I think this might be my last Trek novel of the year.
Wait, before you all start reading into what that means in regard to this novel, let me say simply that I make this decision based on my recent review of the books I have read this year.
Damn but I’m a dork.
I have read so much science fiction and horror this year. I know that I own other books. I see them sitting around the house in their random piles, patiently waiting for me to pick them up, dust them off, and jump into them with the same fervor and passion I reserve for what are obviously my favorite genres. When it comes down to it, though, when I’m faced with choosing between a book that doesn’t have Kathryn Janeway on the cover and one that does…well, guess which one the dork is going to pick?
So why stop now? Maybe I won’t. Maybe I’m just saying that for the moment…but come tomorrow, I’ll be sorting through my stacks of books, looking to pick up on those DS9 “eighth season” novels. I do need to consider, however, that if I take up this challenge again next year, I should probably focus on expanding my book choices. You know, get back to me English major roots, what?
However, I needed to end on a better note than the teeth-rattling screech of Before Dishonor. I also needed to read a novel that would restore some dignity to the Voyager character eviscerated by Peter David, who apparently harbors a deep well of hatred in his soul toward Voyager and her former captain.
So I come here now, not to berate Voyager, but to praise a novel based on the life of its captain. Well, sort of praise it. Truth be told, I think that Jeri Taylor’s Mosaic would have been better if it had been written as a straightforward “biography” of Kathryn Janeway. Instead, Taylor alternated between events from Janeway’s past that would lead her to the captain’s chair and a rather dull current plot involving her Voyager crew.
Taylor, who started out in the Trek family as a screenwriter of some absolutely amazing TNG episodes (“The Wounded,” “The Drumhead,” “The Outcast”), was one of the three co-creators of Voyager, with Michael Piller and Rick Berman. She was also the primary voice influencing the creation and development of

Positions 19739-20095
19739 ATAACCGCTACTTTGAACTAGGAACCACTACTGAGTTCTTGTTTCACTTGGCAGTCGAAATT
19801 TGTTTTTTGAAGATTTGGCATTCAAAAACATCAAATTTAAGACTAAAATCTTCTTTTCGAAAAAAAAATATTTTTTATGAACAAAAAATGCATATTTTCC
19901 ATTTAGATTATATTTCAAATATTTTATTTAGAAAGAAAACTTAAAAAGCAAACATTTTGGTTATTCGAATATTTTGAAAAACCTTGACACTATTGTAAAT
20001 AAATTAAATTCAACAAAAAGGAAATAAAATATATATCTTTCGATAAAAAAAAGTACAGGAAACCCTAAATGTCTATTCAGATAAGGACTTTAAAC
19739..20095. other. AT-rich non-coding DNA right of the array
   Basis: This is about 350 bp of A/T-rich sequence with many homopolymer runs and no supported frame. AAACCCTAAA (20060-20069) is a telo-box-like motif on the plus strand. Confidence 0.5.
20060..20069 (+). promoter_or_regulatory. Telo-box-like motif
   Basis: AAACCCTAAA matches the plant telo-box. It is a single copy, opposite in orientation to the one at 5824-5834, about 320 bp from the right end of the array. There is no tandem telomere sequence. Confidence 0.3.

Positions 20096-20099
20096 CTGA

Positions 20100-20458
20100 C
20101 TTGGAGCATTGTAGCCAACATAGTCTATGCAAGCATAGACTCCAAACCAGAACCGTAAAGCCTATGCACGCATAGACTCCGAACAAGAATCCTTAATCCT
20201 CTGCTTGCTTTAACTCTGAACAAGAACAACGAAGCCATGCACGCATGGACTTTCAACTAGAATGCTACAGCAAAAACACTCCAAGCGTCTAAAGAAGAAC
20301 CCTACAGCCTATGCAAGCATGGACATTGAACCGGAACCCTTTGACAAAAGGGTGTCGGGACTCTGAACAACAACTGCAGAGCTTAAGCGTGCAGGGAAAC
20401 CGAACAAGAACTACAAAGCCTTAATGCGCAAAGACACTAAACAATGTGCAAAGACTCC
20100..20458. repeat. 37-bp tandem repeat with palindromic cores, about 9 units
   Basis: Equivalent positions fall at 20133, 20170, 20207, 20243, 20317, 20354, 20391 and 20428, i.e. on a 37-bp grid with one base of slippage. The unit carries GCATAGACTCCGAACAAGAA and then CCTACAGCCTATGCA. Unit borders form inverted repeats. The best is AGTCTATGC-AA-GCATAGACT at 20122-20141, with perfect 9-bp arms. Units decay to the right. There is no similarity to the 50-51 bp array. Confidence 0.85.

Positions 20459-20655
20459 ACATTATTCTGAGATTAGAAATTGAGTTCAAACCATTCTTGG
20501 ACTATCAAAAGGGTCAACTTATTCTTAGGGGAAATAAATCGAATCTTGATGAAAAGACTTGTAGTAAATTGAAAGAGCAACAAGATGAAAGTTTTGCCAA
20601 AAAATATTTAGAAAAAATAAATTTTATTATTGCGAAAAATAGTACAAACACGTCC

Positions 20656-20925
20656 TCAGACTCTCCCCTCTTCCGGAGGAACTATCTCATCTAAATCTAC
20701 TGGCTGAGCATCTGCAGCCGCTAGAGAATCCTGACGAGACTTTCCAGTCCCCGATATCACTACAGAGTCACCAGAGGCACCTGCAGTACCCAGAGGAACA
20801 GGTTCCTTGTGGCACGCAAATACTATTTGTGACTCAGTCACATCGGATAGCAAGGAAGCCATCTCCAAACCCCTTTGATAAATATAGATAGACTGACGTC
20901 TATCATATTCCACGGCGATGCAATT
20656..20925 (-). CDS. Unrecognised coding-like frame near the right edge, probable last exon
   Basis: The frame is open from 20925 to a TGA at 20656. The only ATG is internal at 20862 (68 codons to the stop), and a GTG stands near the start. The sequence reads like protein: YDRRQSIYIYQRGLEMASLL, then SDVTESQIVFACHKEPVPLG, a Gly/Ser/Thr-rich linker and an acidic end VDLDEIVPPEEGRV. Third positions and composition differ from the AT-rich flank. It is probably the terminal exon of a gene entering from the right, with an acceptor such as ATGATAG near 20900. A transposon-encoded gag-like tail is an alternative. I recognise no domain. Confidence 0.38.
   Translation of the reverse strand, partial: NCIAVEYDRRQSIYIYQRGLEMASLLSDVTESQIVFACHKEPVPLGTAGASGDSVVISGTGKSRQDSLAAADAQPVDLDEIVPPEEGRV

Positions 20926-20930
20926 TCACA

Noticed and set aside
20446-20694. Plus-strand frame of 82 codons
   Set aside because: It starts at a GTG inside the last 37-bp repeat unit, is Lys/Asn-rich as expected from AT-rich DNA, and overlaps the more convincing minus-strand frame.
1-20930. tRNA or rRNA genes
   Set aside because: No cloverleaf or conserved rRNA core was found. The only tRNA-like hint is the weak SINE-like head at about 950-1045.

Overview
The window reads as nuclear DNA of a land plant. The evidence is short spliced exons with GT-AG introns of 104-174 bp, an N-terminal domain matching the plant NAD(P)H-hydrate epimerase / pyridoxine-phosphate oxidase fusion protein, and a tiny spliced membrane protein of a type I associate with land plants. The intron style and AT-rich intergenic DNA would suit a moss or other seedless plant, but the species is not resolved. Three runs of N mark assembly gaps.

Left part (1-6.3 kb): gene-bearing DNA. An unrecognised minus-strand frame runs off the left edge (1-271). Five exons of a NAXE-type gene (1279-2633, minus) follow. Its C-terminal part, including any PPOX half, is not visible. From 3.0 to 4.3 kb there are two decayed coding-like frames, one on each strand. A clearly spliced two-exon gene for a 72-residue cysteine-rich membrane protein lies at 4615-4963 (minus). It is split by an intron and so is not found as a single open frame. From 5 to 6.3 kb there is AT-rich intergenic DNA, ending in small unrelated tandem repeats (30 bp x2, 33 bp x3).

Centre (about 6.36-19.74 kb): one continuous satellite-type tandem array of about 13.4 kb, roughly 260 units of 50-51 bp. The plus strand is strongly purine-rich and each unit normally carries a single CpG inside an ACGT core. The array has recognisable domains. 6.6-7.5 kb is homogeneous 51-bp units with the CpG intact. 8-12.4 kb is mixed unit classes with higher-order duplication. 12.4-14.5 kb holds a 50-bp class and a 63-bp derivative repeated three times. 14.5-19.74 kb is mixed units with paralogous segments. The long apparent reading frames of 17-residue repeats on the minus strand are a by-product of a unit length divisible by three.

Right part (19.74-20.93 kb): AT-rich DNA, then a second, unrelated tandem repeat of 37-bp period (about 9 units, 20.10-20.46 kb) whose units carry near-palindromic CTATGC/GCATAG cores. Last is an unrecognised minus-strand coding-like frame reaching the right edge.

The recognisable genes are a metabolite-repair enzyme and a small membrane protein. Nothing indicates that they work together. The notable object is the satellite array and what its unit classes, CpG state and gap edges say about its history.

Elizabeth Nicole Kathryn Janeway.
Yes, I do indeed have mixed emotions about this last statement.
That being said, it should come as no surprise that she would be the one tasked with writing a novel about Janeway. It should also come as no surprise that, of all the myriad Trek novels ever written about any of the series, this and one other Voyager novel, Pathways, (also written by Taylor), are the only two ever considered by writers and creators to be canon. I was quite surprised, in fact, when I realized that there was so much within this novel that the writers actually did utilize in later episodes of the show.
There was also quite a bit that never made it into the show, which I think was unfortunate. It was information that really would have added complexity and sensibility to Janeway…two things that every single one of the Voyager characters desperately needed more of. In this regard, then, I view this book with the same level of irritation that I view those ridiculous expository comic books that came out in tandem with the new Star Trek movie. If you can’t figure out how to work this information into the story you’re telling on the screen, then you’re too incompetent to be telling the story in the first place. So please pass it off to someone with a modicum of talent before you ruin the franchise.
Oh, but wait…
Anyway, back to the novel. There’s really not much else to say about it though. It’s all about Janeway. I love Janeway for one of the reasons why I love Dr. Crusher: for the amazing potential that was there, just waiting to be tapped. Janeway could have been my favorite captain if she’d been developed properly, given a stable, rich personality rather than the spotty, somewhat bipolar personality she inherited from the show’s revolving cavalcade of writers. She needed someone to champion her.
That champion was supposed to be Jeri Taylor. From what I read in this novel, she very well could have made Janeway into so much more. It’s a shame that she didn’t.
Final score: 3.5/5. The present-day Voyager plot laced throughout this novel really irritates me, but I think that the moments from Janeway’s past were quite enjoyable. All in all, not a bad way to spend a few hours (which is another reason why I love Trek novels…so easy and quick to read!).